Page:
Come celebrate with us!
Published in Shelterforce November 28, 2017
The Overselling of Rapid Re-housing
by Sharon Lee
Rapid re-housing, originally a strategy to prevent homelessness for households experiencing a temporary financial crisis, is now being promoted widely as a broad solution. But in a high-cost area, it’s possible it might do more harm than good.
The Dibaba family of three are refugees from Ethiopia. After staying in a refugee camp, they arrived in Seattle and ended up homeless. Both adult members of the household are disabled. The mother suffers from depressive pseudo dementia. While it has been a struggle, she tries to remain positive. Their 8-year-old son thrives in school and basketball. Living in transitional housing for homeless families at Columbia Court, the family pays 30 percent of their income, $156 per month, for a two-bedroom apartment operated by the Low Income Housing Institute (LIHI).
They receive supportive services including case management, ESL classes, after-school tutoring, mental health, and healthcare. After completing a one-year lease at Columbia Court the family received assistance from the on-site case manager to move into subsidized low-income housing. Every year, thousands of immigrant/refugees, survivors of domestic violence and people of color successfully exit homelessness to stable housing as a result of transitional housing programs like Columbia Court.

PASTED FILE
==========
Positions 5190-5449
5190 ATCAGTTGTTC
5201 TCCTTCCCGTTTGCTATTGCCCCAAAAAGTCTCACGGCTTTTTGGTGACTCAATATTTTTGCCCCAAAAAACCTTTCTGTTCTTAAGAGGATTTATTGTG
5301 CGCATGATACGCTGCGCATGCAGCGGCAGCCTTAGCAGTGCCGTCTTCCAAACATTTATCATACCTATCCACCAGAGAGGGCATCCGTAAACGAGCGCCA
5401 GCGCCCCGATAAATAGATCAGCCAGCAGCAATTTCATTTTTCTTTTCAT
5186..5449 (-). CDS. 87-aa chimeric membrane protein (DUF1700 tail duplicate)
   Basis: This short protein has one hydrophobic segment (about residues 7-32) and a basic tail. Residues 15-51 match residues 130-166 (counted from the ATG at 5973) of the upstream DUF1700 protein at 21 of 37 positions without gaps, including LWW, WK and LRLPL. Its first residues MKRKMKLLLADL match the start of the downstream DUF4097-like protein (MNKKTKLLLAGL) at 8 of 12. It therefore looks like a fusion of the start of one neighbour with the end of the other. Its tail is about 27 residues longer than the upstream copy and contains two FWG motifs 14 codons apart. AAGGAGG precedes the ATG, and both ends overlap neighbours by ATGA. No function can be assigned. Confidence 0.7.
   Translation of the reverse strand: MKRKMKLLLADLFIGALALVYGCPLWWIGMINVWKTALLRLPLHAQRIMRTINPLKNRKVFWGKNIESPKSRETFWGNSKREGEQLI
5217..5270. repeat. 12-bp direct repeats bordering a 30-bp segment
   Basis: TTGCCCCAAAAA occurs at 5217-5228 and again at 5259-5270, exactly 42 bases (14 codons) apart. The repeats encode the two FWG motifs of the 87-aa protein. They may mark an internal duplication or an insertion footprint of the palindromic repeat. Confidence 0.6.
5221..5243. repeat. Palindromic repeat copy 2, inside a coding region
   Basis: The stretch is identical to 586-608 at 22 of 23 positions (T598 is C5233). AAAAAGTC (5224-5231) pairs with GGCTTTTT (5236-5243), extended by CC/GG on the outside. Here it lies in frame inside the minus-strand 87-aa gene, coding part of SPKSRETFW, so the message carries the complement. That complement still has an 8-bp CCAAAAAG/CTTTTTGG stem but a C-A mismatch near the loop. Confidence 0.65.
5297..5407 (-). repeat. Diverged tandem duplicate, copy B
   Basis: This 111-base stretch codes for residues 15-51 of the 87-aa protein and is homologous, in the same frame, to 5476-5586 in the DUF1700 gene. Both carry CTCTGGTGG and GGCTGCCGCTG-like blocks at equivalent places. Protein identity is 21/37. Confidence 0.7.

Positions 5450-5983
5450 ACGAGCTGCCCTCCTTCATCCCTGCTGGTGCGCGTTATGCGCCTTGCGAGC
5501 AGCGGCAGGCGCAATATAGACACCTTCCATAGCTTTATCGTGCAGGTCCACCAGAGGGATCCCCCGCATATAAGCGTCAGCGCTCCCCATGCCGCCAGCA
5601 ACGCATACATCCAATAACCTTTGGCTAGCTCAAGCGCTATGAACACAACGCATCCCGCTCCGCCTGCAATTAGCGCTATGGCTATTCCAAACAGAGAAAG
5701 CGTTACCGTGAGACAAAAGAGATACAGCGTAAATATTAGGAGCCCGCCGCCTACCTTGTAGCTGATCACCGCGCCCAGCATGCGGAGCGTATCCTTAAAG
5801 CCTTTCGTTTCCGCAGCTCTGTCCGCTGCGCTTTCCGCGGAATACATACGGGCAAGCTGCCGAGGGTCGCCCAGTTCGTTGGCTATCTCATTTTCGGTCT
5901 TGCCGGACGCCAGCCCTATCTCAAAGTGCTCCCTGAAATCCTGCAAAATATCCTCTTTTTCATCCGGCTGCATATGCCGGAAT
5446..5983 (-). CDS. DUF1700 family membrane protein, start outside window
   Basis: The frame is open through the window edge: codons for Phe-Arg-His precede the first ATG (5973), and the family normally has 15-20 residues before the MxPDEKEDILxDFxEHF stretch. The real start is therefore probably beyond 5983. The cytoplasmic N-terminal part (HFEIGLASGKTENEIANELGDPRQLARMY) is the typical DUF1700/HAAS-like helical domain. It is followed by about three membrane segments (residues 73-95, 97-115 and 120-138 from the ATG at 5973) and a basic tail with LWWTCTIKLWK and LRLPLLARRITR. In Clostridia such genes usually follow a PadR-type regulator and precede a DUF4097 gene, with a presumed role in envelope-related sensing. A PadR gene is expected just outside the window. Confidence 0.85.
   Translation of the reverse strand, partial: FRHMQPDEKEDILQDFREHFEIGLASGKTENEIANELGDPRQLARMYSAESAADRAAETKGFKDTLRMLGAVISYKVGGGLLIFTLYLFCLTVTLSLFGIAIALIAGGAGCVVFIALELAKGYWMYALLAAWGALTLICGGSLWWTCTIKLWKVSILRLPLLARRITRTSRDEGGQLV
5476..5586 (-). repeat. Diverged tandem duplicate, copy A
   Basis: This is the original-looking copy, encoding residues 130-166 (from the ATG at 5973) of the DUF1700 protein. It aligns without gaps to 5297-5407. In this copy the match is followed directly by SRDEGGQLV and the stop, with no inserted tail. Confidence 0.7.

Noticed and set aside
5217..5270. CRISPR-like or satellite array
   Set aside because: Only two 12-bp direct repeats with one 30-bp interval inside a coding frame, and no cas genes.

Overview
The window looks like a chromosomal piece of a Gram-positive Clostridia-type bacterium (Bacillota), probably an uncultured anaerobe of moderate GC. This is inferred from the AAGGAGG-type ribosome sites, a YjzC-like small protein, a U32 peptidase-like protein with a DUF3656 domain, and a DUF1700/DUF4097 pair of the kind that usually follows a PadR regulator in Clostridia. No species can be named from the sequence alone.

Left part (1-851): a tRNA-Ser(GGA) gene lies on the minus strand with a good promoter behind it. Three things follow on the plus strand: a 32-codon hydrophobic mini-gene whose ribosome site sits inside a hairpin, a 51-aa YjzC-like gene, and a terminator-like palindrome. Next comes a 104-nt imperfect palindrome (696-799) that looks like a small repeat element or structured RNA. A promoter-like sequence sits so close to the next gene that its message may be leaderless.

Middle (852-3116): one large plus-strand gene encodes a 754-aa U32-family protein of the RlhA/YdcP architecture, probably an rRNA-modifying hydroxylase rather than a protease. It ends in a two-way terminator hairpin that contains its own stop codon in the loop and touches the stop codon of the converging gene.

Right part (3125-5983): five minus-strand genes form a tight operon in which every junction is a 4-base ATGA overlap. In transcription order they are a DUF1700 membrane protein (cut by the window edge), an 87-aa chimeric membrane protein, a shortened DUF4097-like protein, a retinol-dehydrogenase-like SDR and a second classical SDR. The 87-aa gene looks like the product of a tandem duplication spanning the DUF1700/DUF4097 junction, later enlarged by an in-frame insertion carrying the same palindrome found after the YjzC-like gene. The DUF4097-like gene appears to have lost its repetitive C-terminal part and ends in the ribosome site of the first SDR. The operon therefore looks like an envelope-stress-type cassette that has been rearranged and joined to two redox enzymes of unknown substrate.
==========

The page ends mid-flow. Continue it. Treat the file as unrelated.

In April 2017, however, federal funding for Columbia Court terminated because of HUD’s change of policy that prioritizes “rapid re-housing,” which provides three to nine months of short-term rental assistance in private market housing, over longer-term transitional housing. Six other transitional housing programs that received HUD McKinney-Vento funds to house homeless families, veterans, young adults, and people living with mental illness were also dropped from the local Continuum of Care and cut from HUD funding.
Why is the Seattle Human Services Department on a path to dismantle a robust and effective stock of transitional housing in favor rapid re-housing, a relatively new program that puts vulnerable homeless families into private market housing with only short-term rent assistance?
Seattle is in the unenviable position of having the third largest homeless population in the nation, right behind New York City and Los Angeles. The 2017 Point-In-Time Count, taken on a cold wet night in January, documented 8,522 homeless people in the city of Seattle, 45 percent of whom were living unsheltered on the streets. King County experienced a 19 percent increase in homelessness from the previous year. Seattle also has the fastest growing rents and housing costs in the country. The average rent for a one-bedroom apartment is $2,069; for a two-bedroom, $2,803.